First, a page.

Deciphering MS Speak

Multiple sclerosis is a complex condition that can involve dozens of symptoms. Because MS takes different forms and varies so greatly from person to person, even those of us who live with MS have trouble with the terminology.

Understanding frequently used terms is helpful not only to us, but to the people who care about us and want to understand. These are some of the basic terms that we’re apt to hear on a regular basis.

atrophy: degeneration or wasting away of a body part. In MS, this can happen to muscles that are used infrequently.

autoimmune disorder: when the immune system mistakenly attacks healthy body tissue. In MS, the immune system mistakenly attacks the myelin sheath.

central nervous system: the center of the nervous system, including the spinal cord, brain, and optic nerves. The CNS receives and sends signals throughout the body.

demyelination: damage to the myelin sheath, which interrupts the conduction of signals in the affected areas, causing a variety of physical symptoms.

exacerbation: a flare-up of symptoms, also known as an attack, or a relapse.

foot drop: muscle weakness causes the toe to touch down before the heal, creating an awkward gait or a dragging of the foot.

L-Hermitte’s sign: A buzzing sensation brought about by movement of the neck, usually at a downward angle with the chin toward the chest. Often described as feeling like an electric shock, it generally lasts for several seconds.

MS Hug: also known as dysesthesias, the “hug” is an abnormal sensation or pain in the chest. As with other MS symptoms, it is perceived differently by each individual. It is often described as feeling like a compression, the sensation of wearing a tight chest-high girdle, or being squeezed by a boa constrictor. It can be mistaken for a panic attack or a heart attack. An extremely unpleasant event, it is not life-threatening.

myelin: the substance that protects the neurons. It helps the conduction of electrical currents carrying information between cells. It is the damage to the myelin sheath that causes the problems associated with MS.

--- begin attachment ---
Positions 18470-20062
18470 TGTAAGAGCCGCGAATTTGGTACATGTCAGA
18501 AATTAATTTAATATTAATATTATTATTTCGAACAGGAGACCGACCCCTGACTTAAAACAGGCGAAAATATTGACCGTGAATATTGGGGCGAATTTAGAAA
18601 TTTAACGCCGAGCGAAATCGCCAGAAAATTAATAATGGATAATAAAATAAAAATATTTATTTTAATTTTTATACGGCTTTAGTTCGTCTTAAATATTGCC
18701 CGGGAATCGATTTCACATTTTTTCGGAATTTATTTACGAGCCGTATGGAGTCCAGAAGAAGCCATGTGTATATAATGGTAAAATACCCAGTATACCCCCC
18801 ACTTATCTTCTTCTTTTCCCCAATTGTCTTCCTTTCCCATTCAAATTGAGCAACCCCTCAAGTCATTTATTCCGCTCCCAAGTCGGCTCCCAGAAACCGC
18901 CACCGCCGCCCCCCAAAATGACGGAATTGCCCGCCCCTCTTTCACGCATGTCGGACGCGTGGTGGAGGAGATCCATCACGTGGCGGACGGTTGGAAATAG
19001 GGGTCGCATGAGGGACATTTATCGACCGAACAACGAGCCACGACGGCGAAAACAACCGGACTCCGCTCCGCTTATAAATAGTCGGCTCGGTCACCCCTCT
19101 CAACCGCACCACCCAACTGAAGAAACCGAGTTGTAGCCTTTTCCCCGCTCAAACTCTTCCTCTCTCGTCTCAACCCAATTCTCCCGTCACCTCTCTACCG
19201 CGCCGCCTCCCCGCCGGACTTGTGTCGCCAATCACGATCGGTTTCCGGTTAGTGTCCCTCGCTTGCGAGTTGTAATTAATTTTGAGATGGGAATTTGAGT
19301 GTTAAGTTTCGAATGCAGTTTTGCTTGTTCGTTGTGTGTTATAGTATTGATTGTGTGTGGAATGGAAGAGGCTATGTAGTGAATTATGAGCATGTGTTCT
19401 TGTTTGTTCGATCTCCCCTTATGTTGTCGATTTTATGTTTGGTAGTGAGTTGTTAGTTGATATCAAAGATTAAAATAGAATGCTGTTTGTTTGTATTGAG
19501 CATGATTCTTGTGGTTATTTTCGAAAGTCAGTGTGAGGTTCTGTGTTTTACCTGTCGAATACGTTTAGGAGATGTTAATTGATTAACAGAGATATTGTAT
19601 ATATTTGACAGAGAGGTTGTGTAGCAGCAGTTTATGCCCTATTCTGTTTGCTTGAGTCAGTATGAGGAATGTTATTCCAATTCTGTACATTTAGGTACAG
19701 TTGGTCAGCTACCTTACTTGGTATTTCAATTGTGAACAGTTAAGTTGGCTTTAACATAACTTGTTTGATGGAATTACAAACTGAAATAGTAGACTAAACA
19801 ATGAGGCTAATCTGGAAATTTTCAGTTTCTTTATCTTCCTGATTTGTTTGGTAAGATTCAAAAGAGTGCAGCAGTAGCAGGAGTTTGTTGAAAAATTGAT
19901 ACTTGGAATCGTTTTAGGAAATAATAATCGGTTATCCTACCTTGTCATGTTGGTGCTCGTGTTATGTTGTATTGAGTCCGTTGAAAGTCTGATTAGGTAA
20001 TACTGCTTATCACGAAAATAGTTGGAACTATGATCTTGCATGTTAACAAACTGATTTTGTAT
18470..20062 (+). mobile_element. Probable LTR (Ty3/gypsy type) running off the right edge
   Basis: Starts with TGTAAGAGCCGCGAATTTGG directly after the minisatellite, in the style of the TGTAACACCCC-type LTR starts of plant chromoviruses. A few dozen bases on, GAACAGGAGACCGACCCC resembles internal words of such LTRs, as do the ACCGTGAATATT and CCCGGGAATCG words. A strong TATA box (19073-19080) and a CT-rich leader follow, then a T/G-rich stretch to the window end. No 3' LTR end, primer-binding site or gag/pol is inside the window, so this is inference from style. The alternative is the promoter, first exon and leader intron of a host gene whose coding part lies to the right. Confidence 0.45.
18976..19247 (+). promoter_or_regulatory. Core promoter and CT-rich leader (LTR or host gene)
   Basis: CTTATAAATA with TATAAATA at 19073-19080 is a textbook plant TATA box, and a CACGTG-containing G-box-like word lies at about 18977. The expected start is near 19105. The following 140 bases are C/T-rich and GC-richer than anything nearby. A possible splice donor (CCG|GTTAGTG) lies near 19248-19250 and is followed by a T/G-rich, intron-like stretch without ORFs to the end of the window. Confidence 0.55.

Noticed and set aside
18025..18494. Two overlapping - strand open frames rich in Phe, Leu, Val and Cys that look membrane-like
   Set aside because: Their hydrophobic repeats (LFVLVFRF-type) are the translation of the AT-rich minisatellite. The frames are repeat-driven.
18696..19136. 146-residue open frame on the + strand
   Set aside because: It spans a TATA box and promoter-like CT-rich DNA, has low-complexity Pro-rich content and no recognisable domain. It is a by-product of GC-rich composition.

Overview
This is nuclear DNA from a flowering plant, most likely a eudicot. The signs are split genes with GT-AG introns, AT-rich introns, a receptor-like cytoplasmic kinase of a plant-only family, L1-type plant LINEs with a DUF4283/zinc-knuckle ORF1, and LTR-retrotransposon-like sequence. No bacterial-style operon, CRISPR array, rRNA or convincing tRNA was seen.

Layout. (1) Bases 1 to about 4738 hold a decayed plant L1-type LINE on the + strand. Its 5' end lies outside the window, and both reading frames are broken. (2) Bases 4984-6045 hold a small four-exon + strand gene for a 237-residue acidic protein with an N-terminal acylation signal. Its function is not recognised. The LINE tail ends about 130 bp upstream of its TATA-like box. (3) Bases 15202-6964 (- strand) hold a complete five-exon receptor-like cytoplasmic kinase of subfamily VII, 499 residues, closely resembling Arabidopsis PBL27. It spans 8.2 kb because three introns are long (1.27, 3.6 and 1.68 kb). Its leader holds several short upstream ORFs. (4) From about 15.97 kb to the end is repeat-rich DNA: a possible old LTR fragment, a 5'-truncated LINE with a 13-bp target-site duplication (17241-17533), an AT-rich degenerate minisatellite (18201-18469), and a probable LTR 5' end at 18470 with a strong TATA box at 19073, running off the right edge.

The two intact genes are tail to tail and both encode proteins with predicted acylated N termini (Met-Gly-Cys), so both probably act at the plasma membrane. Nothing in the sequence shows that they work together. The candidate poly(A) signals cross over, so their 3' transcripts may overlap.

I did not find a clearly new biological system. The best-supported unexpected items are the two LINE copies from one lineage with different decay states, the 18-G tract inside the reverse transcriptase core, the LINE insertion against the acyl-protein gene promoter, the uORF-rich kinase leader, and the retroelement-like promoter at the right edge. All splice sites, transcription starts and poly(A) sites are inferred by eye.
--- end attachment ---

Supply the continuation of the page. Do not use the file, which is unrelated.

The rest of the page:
optic neuritis: inflammation of the optic nerve, causing visual disturbances. It is often the first symptom of MS.

primary progressive MS: from The National Multiple Sclerosis Society:PPMS is characterized by progression of disability from onset, without plateaus or remissions or with occasional plateaus and temporary minor improvements. A person with PPMS, by definition, does not experience acute attacks. Only 10% have PPMS.”

progressive relapsing MS: from the NMSS: “PRMS, which is the least common disease course, shows progression of disability from onset but with clear acute relapses, with or without full recovery. Approximately 5% of people with MS appear to have PRMS at diagnosis.”

pseudo-exacerbation: a flare up of existing symptoms caused by another medical event, such as a urinary tract infection, flu, or elevated body temperature. No true neurological damage takes place.

relapsing/remitting MS: from the NMSS: “RRMS is the most common form of the disease. It is characterized by clearly defined acute attacks with full recovery or with residual deficit upon recovery. Periods between disease relapses are characterized by a lack of disease progression. Approximately 85% of people with MS begin with a relapsing-remitting course.”

remission: full or partial recovery from symptoms.

remyelination: regeneration of the myelin sheath.

Romberg’s sign: the inability to maintain a steady standing posture with eyes closed.

sclerosis: the hardening, or scarring, of tissue.

secondary progressive MS: from the NMSS: “SPMS begins with an initial relapsing-remitting disease course, followed by progression of disability that may include occasional relapses and minor remissions and plateaus. Typically, secondary-progressive disease is characterized by: less recovery following attacks, persistently worsening functioning during and between attacks, and/or fewer and fewer attacks (or none at all) accompanied by progressive disability. According to some natural history studies, of the 85% who start with relapsing-remitting disease, more than 50% will develop SPMS within 10 years; 90% within 25 years.”

spasticity: contraction of muscles causing stiffness and tightness, interfering with movement.

urinary tract infection (UTI): common in people with MS, infection of the urinary tract that may trigger pseudo-exacerbations.

Writer Ann Pietrangelo embraces the concept of personal responsibility for health and wellness. As a multiple sclerosis patient, she combines a healthy lifestyle and education with modern medicine, and seeks to provide information and support to others. She is a regular contributor to’s Reform Health Policy blog in Causes.


Jane L8 years ago


Tina Cadena
Tina Cadena8 years ago

I just found out I have the ppms in the 10 %.I used to have L-Hermitte’s sign.I haven't had one in years with having physiothereapy once a week. I kind of miss them It's like a mini orgasium. (smile)

Black T.
Blacktiger P8 years ago

I watched a TV show about stem cell treatment that works quite well, problem the patients had to go to China for the treatment.
Obviously Big Pharma does not want the FDA to OK the treatments here.

Maryann C.
Maryann C.8 years ago

I have SPMS
This is a very good article it explains everything.